Wednesday, July 15, 2015

Brian Dozier's Next Accolade

What a week, and what a night. Brian Dozier sent walkoff blasts into the stands for the Twins. He had hopes of winning the Final Vote. He was beat out by a Royal, and then, he was the only one that mattered. Following his 8th inning blast, the Twins Dozier was the only second basemen in the All Star Game to record a hit. As great as those events have all been, Dozier's next accolade is in a different category altogether.

As the second half kicks off, Dozier and the Twins have their eyes on another prize. In the thick of the AL Central race, and in position to return to the playoffs for the first time since 2010, both Minnesota and Dozier have plenty to play for. Team accomplishments aside though, Dozier has the opportunity to push himself into the center of the MVP discussion.

For periods of time throughout the season, it's been fair to question whether Dozier could keep it up, or if what we were seeing was real. Now with 88 games under his belt, the question becomes whether he can finish what he's started.

As it stands, Brian Dozier has accumulated a 3.3 fWAR mark, good enough for 19th in Major League Baseball. In the American League, he is behind just Mike Trout, Jason Kipnis, Josh Donaldson, Manny Machado, Lorenzo Cain, J.D. Martinez, and Miguel Cabrera. To put it lightly, that's some pretty elite company.

Current production has Dozier on pace for career highs in both batting average and slugging percentage. He's also looking at projections of 47 doubles, five triples, 35 home runs, 91 RBI, and 122 runs scored. Each of those totals would be career numbers for the Twins second basemen and it wouldn't be particularly close.

Now being the MVP requires extraordinary numbers. Brian Dozier has done great things for the Twins this season, but how does he stack up to 2014 AL MVP Mike Trout's production? Trout had 39 doubles, nine triples, 36 home runs, 111 RBI, and scored 115 runs. To put it into context, Dozier is right in the ballpark.

Of course Dozier isn't the only AL player having a great 2015, and there's still the uphill battle of continuing to produce. As mentioned above, Dozier trails seven players in fWAR at the halfway point. Of those, it's fair to argue that five players won't be on playoff teams (Indians, Blue Jays, Orioles, and Tigers). That gives the Twins and Dozier an opportunity to capitalize on.

A year ago, Dozier got off to a blistering start as well. His .242/.340/.436 slash line with 18 HR and 45 doubles was respectable in and of itself. The biggest difference in the 2015 first half is Dozier's slugging nearly .100 points higher, and while still hitting home runs, he's driving the ball for doubles as well. The slide Dozier went on last year may be related to the Home Run Derby, but regardless, it turned his season from elite to great.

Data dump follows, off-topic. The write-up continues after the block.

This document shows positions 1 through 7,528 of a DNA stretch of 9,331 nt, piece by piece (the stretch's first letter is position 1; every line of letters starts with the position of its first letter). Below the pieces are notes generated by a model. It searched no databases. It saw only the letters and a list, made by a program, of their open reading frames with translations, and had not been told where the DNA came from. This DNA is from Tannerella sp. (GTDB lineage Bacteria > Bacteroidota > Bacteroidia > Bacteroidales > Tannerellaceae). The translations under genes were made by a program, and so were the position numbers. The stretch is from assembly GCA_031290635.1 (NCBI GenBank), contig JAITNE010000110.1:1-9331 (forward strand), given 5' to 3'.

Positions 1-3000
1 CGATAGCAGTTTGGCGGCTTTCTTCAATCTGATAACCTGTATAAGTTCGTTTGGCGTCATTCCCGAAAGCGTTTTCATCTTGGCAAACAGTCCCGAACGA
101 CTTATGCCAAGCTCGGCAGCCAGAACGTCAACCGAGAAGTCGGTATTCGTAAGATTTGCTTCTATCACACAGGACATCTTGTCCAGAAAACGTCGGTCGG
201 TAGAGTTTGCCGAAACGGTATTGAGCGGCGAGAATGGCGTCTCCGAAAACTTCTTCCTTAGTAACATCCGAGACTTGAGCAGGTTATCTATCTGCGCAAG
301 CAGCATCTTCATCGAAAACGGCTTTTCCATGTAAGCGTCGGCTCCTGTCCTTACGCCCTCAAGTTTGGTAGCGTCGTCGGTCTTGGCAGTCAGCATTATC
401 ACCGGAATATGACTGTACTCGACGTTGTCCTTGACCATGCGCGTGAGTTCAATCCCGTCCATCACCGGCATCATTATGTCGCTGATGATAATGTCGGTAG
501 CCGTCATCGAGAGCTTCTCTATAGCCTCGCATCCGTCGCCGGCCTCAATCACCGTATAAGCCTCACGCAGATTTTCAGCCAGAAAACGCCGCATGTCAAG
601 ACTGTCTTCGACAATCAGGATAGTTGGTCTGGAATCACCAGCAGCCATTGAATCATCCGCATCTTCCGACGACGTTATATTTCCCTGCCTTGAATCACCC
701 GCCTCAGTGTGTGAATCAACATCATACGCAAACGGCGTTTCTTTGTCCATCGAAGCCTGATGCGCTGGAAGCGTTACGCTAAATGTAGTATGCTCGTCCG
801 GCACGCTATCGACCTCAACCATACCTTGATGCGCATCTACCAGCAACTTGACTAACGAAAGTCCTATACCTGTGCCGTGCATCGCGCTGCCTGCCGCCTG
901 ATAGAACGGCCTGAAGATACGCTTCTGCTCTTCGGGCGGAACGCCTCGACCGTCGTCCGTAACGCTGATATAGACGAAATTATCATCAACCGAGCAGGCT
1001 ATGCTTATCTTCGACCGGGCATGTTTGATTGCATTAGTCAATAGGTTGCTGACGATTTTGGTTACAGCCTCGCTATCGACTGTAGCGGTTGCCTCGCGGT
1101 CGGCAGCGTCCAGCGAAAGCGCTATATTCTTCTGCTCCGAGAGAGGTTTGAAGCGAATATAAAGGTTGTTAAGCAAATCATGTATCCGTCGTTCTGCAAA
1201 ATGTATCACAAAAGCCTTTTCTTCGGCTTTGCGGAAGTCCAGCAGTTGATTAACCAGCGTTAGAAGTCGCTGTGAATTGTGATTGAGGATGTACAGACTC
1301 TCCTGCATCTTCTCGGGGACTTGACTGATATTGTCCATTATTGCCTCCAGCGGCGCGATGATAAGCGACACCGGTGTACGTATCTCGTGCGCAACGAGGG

Looking at some of his swing percentages, Dozier may actually be poised to continue his torrid pace. Sure, he's still pulling the ball a ton (a career high 62.4%) but he's also hitting line drives at a career best 24.6%. On top of that, Dozier's fly ball ratio while up, has contributed to a career best 14.7% HR/FB ratio (meaning just over 14% of his fly balls are deposited into the seats). The number helping Dozier the most though is his hard hit ratio. A career best 32.5%, the Twins second basemen is making great contact nearly one third of the time.

There's no doubt Dozier's MVP prospectus relies upon a perfect storm. First and foremost, he must continue the strong pace he has been on. That would appear doable as he has been steady rather than streaky all season. Secondly, the Twins absolutely need to make the playoffs (and overtaking the Royals would be a huge bonus). The MVP is an individual award, but should Dozier help bolster the lowly and unassuming Twins to the postseason, it would only boost his credentials. Finally, his feats would need to be acknowledged amongst those voting.

Should the first two scenarios play out, Dozier would likely be staring a Mike Trout sized showdown in the face. Trout is no doubt the best player in baseball, but is he the most valuable? Take him away from the Angels and they are still a playoff team. This season, Dozier has been the driving force behind the Twins, and may be exactly how to define MVP.

At the end of the day, er season, the scenarios will no doubt play themselves out. for now though, halfway in, Brian Dozier has positioned himself in a great spot to capitalize on an opportunity. While you sit there and wonder why his average isn't higher, make sure to kick back and realize it doesn't matter and you're watching one of the best in the game.

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